Yes, he did. He did theatre for a quite long time but after my sister and I were born, he quit it and started writing for TV. Achieving a balance in life is a lesson that I have learnt from him.
When I started doing theater, I was a complete loser. I was a fat kid who was not good at studies and had managed to get a job but nobody was taking it seriously. When I took theater, it introduced me to literature because till then, had no idea about Shakespeare etc. I didn’t know who these people were but I wanted to a part of those conversations, so, I started reading and it enriched me as a person and and gave me a vision as an artist about the kind of work I wanted to do. That’s why the connection with theater is deeper and it’s much more emotional. I end up losing a lot of work because of it. For instance, I did a play in Bhopal which paid me 500 rupees for which I left an ad that could have paid me 3-4 lakhs. But the thing is when you commit to a play, then you commit to it and then you don’t think about money.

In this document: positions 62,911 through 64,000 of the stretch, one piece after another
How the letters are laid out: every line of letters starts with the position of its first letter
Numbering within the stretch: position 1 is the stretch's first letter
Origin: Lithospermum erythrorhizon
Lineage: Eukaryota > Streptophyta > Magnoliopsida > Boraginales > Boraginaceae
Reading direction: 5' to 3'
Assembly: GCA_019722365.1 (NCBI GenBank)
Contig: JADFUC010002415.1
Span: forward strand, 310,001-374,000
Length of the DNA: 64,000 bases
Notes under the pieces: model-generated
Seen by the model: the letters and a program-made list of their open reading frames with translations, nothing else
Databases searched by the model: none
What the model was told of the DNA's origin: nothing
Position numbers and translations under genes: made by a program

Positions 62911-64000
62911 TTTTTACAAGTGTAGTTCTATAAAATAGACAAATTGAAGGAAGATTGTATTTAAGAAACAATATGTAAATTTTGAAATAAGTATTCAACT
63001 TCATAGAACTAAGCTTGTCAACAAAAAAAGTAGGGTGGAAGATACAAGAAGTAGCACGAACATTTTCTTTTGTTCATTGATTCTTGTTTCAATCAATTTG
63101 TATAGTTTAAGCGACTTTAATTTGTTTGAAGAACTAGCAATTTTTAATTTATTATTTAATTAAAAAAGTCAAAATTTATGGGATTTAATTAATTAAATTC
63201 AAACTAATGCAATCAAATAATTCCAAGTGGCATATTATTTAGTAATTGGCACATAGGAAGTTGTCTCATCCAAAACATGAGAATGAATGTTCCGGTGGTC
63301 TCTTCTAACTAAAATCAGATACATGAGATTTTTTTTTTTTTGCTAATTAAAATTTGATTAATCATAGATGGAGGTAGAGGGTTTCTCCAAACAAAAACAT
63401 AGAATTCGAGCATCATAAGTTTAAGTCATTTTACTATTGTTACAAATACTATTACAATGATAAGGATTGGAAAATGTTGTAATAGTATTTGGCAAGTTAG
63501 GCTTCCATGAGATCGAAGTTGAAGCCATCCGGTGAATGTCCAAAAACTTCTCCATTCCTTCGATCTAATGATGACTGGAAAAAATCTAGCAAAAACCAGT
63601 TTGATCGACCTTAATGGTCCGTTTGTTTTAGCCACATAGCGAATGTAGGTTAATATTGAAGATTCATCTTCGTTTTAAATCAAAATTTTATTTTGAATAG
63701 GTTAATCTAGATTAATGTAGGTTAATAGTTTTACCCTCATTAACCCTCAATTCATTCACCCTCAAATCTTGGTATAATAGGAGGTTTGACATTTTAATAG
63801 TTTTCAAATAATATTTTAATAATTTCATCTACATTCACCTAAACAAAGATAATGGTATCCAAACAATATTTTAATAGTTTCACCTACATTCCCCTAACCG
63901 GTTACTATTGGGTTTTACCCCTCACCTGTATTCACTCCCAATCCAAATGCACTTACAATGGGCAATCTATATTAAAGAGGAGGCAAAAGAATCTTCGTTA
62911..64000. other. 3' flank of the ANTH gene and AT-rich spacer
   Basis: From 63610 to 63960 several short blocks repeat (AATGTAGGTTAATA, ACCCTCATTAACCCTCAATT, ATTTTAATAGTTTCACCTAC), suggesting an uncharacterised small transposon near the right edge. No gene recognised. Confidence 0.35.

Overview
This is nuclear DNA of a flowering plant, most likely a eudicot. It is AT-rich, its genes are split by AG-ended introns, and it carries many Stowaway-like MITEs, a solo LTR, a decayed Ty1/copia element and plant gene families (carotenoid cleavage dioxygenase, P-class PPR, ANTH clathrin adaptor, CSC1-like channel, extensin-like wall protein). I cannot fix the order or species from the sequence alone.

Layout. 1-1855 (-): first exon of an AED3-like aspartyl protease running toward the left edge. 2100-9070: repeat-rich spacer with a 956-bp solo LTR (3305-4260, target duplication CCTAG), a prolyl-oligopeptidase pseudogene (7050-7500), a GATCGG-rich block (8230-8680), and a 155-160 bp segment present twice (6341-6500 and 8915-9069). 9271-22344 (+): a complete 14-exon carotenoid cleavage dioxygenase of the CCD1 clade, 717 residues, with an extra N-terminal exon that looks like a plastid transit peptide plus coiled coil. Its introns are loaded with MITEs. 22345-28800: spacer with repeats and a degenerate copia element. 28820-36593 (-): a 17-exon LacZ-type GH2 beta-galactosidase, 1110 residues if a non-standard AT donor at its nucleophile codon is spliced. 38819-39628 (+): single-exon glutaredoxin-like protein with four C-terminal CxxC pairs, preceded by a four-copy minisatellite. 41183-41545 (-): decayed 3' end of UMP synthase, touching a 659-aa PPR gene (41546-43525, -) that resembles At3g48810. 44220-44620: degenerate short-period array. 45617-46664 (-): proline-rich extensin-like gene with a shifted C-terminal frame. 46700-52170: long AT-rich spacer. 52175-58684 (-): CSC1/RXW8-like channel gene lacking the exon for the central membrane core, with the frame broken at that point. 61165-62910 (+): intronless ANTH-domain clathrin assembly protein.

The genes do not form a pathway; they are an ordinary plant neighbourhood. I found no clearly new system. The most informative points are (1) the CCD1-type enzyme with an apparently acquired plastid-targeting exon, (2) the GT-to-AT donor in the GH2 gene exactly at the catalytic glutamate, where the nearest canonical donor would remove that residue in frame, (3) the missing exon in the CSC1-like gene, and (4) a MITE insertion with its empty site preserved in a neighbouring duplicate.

Money does not scare me because I’ve seen what it is and what it feels like when it’s not around
Overall, are you happy and satisfied with the way that the industry has responded to you?
Yes, I am happy and wouldn’t want to change anything. For an artist, the biggest treasure is the life that they lead. Had I not led an interesting life with all the patience and impatience, then I probably wouldn’t be the artist that I am today.
Where do you see yourself say 10 years down the line?
In the coming years, I wish to do mainstream cinema, the kind of cinema that people would remember for the next hundred years. That’s the plan.